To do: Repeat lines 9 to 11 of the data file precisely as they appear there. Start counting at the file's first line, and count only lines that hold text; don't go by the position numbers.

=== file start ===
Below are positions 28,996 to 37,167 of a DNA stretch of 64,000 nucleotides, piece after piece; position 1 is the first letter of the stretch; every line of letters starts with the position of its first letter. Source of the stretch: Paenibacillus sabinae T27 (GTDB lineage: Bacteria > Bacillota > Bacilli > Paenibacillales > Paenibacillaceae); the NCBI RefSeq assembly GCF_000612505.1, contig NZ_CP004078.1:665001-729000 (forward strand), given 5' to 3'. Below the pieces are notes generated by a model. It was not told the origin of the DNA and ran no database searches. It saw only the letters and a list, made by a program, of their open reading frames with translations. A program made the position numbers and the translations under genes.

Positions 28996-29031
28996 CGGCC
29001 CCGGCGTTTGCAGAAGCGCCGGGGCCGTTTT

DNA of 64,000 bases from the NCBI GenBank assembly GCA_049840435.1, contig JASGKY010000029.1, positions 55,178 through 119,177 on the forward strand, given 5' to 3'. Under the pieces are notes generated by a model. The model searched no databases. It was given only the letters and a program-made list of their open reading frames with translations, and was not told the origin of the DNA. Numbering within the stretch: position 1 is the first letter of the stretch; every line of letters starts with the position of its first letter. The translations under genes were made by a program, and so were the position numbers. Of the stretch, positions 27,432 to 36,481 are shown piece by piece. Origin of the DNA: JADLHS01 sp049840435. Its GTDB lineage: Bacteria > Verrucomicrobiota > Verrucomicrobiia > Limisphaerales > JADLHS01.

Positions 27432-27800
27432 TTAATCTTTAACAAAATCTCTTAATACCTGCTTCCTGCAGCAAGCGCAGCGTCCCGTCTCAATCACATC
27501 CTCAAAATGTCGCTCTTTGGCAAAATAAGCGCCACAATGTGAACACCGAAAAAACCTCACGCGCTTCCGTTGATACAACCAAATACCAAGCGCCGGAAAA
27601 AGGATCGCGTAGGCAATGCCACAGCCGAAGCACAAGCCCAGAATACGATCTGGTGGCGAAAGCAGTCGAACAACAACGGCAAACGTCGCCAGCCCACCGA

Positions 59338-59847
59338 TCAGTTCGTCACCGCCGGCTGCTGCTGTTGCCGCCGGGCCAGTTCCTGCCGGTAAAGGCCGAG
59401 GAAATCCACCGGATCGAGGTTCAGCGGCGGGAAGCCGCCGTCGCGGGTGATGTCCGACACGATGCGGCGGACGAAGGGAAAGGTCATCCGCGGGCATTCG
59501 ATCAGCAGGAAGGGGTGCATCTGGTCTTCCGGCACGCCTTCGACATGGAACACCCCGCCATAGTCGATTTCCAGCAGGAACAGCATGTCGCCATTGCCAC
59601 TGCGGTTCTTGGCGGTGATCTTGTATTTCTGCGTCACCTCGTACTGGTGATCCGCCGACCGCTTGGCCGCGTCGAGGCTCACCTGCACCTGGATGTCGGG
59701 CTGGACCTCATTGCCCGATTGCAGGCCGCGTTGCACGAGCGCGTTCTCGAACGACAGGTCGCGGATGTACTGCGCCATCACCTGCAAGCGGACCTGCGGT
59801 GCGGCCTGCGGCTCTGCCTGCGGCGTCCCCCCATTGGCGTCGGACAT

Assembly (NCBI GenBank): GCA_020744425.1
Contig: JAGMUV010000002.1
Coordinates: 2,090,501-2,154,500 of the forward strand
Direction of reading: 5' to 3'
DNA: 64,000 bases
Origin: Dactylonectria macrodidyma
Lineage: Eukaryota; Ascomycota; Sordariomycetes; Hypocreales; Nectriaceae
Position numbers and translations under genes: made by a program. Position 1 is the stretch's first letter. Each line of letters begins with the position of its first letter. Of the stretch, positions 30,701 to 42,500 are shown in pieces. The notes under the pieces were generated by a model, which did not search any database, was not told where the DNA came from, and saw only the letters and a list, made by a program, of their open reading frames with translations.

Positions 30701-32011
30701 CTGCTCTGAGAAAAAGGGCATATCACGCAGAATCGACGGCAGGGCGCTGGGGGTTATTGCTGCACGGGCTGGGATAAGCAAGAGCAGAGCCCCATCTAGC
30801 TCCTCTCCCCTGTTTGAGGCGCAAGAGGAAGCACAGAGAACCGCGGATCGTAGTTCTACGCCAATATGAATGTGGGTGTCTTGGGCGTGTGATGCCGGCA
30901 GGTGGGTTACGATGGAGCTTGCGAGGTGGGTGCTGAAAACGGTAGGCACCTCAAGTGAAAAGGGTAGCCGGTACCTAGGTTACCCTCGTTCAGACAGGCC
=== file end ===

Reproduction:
27601 AGGATCGCGTAGGCAATGCCACAGCCGAAGCACAAGCCCAGAATACGATCTGGTGGCGAAAGCAGTCGAACAACAACGGCAAACGTCGCCAGCCCACCGA

Positions 59338-59847
59338 TCAGTTCGTCACCGCCGGCTGCTGCTGTTGCCGCCGGGCCAGTTCCTGCCGGTAAAGGCCGAG